For the past two days I've been in Darmstadt, Germany, along with more than 300 others -- many from Tier 1 operators -- at the SDN & OpenFlow World Congress. Darmstadt isn't the most obvious location for an industry event, but it's home to many Deutsche Telekom AG R&D staff and the German incumbent has been a major participant at the event.
And it's in western Germany in late October, so no-one is here for the beach or to spend a long weekend visiting the sights. No offense intended, but Darmstadt is no tourist trap.
The attendees are here because the topics of wide-area network virtualization and software-defined networking (SDN) are a couple of the hottest in the industry right now. The potential changes to the way that traditional telcos might be able to run their networks and introduce new services is exciting just about every carrier CTO/CIO office on the planet.
As Matt Finnie, CTO at pan-European network operator Interoute Communications Ltd. said here today, "This is possibly the biggest shift in telecoms in 30 years."
It's clear that others agree. That's why more than a dozen carriers (and the number is growing) have formed a new Industry Specifications Group to jointly decide what the potential of Network Functions Virtualization (NFV) could be. Look at the list of names involved -- this is serious stuff. (See Carriers Collaborate on Network of the Future.)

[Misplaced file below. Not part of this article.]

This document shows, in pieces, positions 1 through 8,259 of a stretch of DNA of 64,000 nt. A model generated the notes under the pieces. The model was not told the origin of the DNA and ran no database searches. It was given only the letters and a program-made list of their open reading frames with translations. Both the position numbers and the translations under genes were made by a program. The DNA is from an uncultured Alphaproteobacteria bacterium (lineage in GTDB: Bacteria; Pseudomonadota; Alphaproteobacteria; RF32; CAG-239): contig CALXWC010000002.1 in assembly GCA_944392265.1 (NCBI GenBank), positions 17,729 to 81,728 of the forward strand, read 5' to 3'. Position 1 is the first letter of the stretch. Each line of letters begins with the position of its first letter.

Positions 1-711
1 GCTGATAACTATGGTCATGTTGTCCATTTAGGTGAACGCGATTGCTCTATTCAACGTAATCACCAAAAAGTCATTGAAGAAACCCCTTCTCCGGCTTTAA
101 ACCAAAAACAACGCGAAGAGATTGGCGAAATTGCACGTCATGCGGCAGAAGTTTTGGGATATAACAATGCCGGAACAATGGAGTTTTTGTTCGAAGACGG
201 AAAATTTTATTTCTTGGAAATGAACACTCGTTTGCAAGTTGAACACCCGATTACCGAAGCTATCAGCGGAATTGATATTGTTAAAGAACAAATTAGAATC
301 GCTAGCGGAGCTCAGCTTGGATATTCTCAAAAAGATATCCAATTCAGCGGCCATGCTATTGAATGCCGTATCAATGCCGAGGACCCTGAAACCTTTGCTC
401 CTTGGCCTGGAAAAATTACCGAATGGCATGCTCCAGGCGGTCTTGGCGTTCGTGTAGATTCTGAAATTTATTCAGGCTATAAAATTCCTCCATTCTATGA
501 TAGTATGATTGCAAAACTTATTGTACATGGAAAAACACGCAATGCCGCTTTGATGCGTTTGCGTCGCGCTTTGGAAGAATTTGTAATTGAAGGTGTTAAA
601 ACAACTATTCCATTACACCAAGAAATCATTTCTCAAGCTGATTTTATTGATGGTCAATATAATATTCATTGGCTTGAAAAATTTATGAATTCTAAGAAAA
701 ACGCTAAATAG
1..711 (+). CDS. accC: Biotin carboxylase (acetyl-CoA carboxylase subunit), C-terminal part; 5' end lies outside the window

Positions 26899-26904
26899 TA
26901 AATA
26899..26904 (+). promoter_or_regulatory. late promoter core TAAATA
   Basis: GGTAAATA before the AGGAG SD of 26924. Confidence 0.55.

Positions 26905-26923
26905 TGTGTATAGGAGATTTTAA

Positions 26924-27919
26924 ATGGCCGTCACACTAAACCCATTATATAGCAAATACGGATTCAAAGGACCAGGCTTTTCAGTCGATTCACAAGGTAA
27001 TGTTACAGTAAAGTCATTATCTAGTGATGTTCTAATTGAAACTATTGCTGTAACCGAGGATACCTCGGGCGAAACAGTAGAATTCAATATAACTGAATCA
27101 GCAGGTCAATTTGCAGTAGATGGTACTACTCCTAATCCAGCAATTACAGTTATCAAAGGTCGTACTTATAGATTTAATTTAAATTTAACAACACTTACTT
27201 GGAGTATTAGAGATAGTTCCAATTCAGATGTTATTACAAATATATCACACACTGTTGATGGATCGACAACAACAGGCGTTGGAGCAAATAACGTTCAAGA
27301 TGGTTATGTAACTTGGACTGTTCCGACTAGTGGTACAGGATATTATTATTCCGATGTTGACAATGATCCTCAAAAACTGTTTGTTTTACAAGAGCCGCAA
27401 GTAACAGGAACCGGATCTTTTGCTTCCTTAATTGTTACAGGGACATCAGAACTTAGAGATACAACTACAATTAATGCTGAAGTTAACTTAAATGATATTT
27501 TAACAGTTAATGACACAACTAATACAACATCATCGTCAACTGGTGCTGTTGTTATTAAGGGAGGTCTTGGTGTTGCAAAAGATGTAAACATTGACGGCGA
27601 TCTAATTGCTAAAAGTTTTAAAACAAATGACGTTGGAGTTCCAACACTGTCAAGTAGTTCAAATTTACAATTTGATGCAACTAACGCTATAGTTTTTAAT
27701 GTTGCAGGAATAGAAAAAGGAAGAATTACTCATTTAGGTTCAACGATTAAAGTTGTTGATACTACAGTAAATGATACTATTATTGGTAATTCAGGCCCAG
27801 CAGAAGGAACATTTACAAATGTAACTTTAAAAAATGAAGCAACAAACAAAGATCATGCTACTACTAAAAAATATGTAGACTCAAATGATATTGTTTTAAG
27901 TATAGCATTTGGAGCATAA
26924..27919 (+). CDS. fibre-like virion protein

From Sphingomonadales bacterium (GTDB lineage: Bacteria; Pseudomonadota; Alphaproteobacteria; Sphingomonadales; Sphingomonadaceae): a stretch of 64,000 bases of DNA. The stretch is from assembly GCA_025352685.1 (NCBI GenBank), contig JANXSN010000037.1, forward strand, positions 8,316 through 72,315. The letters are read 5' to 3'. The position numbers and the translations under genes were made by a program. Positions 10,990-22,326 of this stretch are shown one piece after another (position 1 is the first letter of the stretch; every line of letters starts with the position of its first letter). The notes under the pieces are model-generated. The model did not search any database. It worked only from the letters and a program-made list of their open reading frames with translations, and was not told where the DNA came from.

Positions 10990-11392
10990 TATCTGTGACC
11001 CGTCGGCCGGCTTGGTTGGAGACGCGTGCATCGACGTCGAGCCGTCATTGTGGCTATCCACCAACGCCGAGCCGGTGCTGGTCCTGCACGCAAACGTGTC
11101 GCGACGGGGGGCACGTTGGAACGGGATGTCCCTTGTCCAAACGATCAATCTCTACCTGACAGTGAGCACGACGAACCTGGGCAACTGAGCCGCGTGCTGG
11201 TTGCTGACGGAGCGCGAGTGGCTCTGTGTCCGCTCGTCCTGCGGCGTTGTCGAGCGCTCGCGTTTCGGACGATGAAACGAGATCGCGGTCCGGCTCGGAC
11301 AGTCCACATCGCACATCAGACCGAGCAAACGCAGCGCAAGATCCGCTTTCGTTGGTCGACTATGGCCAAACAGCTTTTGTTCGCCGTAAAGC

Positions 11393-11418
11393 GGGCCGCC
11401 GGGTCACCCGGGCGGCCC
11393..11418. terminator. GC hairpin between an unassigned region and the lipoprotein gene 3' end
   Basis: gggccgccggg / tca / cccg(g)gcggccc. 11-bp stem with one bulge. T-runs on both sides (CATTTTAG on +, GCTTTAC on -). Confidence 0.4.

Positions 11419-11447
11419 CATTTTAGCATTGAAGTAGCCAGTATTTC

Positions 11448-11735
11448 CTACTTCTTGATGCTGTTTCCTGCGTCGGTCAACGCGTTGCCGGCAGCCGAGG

While there's a great deal of excitement, there's also healthy skepticism about what can really be done in carrier networks -- there are a lot of challenges to overcome. But there are also many projects in operator labs and even creeping into production networks that show there is great potential for a new way of building, configuring and abstracting networking capabilities.
There's a lot more to come on this in the coming years -- this is just the beginning. But expect things to happen fast. Companies such as Google are already deploying SDN techniques in their live networks and that means there will be others doing the same thing. The telcos know that if they don't build the networks of the future, someone else will. (See Google: SDN Works for Us.)
And whoever builds the networks, don't expect them to turn to the traditional network vendors for the technology -- that's far from a given. The equipment suppliers will need to move just as fast as the operators and prove themselves capable of delivering on operator requirements -- historical relationships will count for little in the world of virtualized network services.
This isn't just another tremor in the telecom world -- this is a full-scale earthquake. Expect the networking earth to move.
â€” Ray Le Maistre, International Managing Editor, Light Reading